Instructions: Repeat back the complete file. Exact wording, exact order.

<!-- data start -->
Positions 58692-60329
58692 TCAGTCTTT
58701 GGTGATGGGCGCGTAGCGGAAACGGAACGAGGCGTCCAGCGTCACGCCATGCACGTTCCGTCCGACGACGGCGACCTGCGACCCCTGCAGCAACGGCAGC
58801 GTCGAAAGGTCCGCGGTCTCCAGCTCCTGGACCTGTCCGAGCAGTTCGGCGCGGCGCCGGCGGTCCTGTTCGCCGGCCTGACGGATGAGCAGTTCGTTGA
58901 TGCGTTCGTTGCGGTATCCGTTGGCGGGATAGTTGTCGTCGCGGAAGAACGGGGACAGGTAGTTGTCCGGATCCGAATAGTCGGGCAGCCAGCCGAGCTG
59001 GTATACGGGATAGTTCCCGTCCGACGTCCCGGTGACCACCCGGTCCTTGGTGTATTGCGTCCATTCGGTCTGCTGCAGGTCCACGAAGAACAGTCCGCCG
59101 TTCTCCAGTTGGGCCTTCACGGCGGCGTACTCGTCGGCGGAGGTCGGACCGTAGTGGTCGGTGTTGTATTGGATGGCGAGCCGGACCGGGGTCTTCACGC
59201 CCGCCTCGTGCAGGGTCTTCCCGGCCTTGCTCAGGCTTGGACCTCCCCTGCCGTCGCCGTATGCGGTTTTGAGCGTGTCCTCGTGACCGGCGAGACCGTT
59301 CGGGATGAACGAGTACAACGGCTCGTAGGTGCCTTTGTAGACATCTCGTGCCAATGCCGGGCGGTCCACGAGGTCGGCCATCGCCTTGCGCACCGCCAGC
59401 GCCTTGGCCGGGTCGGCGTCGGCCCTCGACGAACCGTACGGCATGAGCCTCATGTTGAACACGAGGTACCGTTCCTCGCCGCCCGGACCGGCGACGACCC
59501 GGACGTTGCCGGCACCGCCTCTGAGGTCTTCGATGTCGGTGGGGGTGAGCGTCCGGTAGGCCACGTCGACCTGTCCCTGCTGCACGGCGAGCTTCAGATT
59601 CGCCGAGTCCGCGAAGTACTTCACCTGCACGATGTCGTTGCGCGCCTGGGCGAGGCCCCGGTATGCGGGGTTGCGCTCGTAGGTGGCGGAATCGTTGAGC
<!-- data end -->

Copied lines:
Positions 58692-60329
58692 TCAGTCTTT
58701 GGTGATGGGCGCGTAGCGGAAACGGAACGAGGCGTCCAGCGTCACGCCATGCACGTTCCGTCCGACGACGGCGACCTGCGACCCCTGCAGCAACGGCAGC
58801 GTCGAAAGGTCCGCGGTCTCCAGCTCCTGGACCTGTCCGAGCAGTTCGGCGCGGCGCCGGCGGTCCTGTTCGCCGGCCTGACGGATGAGCAGTTCGTTGA
58901 TGCGTTCGTTGCGGTATCCGTTGGCGGGATAGTTGTCGTCGCGGAAGAACGGGGACAGGTAGTTGTCCGGATCCGAATAGTCGGGCAGCCAGCCGAGCTG
59001 GTATACGGGATAGTTCCCGTCCGACGTCCCGGTGACCACCCGGTCCTTGGTGTATTGCGTCCATTCGGTCTGCTGCAGGTCCACGAAGAACAGTCCGCCG
59101 TTCTCCAGTTGGGCCTTCACGGCGGCGTACTCGTCGGCGGAGGTCGGACCGTAGTGGTCGGTGTTGTATTGGATGGCGAGCCGGACCGGGGTCTTCACGC
59201 CCGCCTCGTGCAGGGTCTTCCCGGCCTTGCTCAGGCTTGGACCTCCCCTGCCGTCGCCGTATGCGGTTTTGAGCGTGTCCTCGTGACCGGCGAGACCGTT
59301 CGGGATGAACGAGTACAACGGCTCGTAGGTGCCTTTGTAGACATCTCGTGCCAATGCCGGGCGGTCCACGAGGTCGGCCATCGCCTTGCGCACCGCCAGC
59401 GCCTTGGCCGGGTCGGCGTCGGCCCTCGACGAACCGTACGGCATGAGCCTCATGTTGAACACGAGGTACCGTTCCTCGCCGCCCGGACCGGCGACGACCC
59501 GGACGTTGCCGGCACCGCCTCTGAGGTCTTCGATGTCGGTGGGGGTGAGCGTCCGGTAGGCCACGTCGACCTGTCCCTGCTGCACGGCGAGCTTCAGATT
59601 CGCCGAGTCCGCGAAGTACTTCACCTGCACGATGTCGTTGCGCGCCTGGGCGAGGCCCCGGTATGCGGGGTTGCGCTCGTAGGTGGCGGAATCGTTGAGC